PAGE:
Last week we talked about how to choose your shutter speed for sports. We learned about the three types of action: stop, blur and pan. For each of these types of action shots I gave you some starting shutter speeds to work with, but there were still quite a few questions about shutter speed. It’s tough, I get it! So we’re going to talk just a little more about shutter speed. Let’s start with a fun assignment. Yeah, homework…
If you want to be able to choose a shutter speed for sports, or any other type of shot, you need to know how those numbers affect your photos. That means you need to test out your different shutter speeds to see how they change your photos. Try this fun, simple exercise for How to Choose Your Shutter Speed for Sports Part 2:
1. Set your camera to shutter priority mode, the S or TV setting.
2. Now go outside, grab a lawn chair, and get comfortable on the sidewalk. The cars heading down the street should all be going past you at about the same speed (didn’t know speed limits could help you practice photography, did ya?!).
3. Start with a setting of 1/30, when a car goes by, take a shot. Don’t delete it!
4. Next car, bump that up to 1/60, then 1/80, repeat, repeat, repeat.
5. Do this until you get up to about 1/3200 (or as high as your camera will go).
6. Now take a look at those shots. In the beginning the photos will be bright (maybe so bright that you only see white) and the car will be a little blurry. As you increase your shutter speed the pictures will get darker and less blurry. Somewhere in the process you will see your perfect shot. Not too light or dark, and not too blurry. Remember to check those high motion areas (like the wheels) for blur. Now you get an idea of how shutter speed works in real life. Cool, huh?!
Shutter speed is one of the “magic three” for correct exposure: aperture, ISO, shutter speed. These three things make up the degree of light in every photo you ever take. Your camera’s Auto mode chooses all three of these settings for you. It bases it’s decision on being average. It assumes you are an average person, taking an average picture, in average light, and expecting an average outcome. That means if you let your camera make the decisions about these three important settings, then your pictures will be average. But you, you’re shooting sports. You want to be above average.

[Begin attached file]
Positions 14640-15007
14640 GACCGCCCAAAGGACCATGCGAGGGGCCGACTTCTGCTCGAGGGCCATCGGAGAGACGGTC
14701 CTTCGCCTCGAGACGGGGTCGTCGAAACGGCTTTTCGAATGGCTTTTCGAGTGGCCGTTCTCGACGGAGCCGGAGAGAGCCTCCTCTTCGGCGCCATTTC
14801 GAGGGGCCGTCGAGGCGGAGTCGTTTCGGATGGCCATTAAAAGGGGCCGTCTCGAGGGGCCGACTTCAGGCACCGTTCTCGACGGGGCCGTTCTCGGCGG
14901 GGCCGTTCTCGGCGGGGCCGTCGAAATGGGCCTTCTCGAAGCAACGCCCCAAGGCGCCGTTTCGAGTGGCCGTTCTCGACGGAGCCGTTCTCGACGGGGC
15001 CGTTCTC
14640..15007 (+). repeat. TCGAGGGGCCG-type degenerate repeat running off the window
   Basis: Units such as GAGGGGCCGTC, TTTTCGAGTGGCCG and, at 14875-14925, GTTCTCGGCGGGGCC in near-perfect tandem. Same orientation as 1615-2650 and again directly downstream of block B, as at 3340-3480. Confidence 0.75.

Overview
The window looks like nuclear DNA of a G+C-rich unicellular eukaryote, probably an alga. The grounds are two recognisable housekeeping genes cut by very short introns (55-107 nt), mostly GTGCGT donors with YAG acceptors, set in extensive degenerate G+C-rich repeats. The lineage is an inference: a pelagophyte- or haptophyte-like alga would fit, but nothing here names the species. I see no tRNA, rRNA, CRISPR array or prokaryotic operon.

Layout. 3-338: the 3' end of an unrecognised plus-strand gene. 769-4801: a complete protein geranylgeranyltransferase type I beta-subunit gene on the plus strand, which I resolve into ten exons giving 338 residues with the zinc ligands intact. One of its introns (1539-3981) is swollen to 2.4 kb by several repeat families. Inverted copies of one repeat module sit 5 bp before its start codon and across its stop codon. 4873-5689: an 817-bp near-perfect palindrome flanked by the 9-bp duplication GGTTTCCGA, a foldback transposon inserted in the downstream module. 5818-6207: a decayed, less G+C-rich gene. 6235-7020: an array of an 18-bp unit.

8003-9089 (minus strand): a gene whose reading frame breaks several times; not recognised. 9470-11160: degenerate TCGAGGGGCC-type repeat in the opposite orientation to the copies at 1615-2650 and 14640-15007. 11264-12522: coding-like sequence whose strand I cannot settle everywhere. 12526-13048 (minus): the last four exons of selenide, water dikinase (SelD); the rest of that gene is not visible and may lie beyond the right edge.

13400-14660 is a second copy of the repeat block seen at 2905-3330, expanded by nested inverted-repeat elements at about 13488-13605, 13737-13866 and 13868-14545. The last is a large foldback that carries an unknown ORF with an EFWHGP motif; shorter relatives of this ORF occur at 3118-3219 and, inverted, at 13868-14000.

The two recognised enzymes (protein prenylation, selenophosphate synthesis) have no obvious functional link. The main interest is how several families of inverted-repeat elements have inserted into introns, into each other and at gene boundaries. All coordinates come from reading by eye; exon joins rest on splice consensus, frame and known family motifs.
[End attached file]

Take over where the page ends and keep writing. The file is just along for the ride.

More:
The world, sports included, moves at many different speeds. So I can’t tell you one magic setting that will make all your pictures perfect forever after. What I can do, is share with you a little “cheat sheet” of shutter speeds. Since most questions revolved around stopping the action, these are some shutter speeds that I’ve worked out over the years of shooting sports, and they will give you a good starting point. The first number is the lowest you can generally shoot at without getting blur for the people in the sport. The higher number is where you need to start if you want to stop blur in the high motion areas: balls, hands, feet, etc.
- running – 1/250-1/320
- football/soccer – 1/250-1/500
- softball/baseball – 1/320-1/500-1/1000
- lacrosse/hockey – 1/500-1/1000-1/3200
As we sink further into autumn, we are all about to be spending a lot of time indoors and that’s the perfect time to learn how to get your own awesome photos. If you would like to learn more, sign up for one of my upcoming winter workshops; the half-day Budding or full-day Growing Workshops, AND!!!! The Photography Workshop Cruise to the Bahamas is starting to fill up, so grab your spot before they’re gone! Both Tina Erdmann and I will be teaching (and cruising around the Bahamas with you)!!
Play hard, and have fun!
p.s. Christina B. and Megan V., I have your questions and will be answering those when we talk about gear and settings! It’s coming up
If you’ve missed any of this series on how to shoot kids sports, you can catch up here…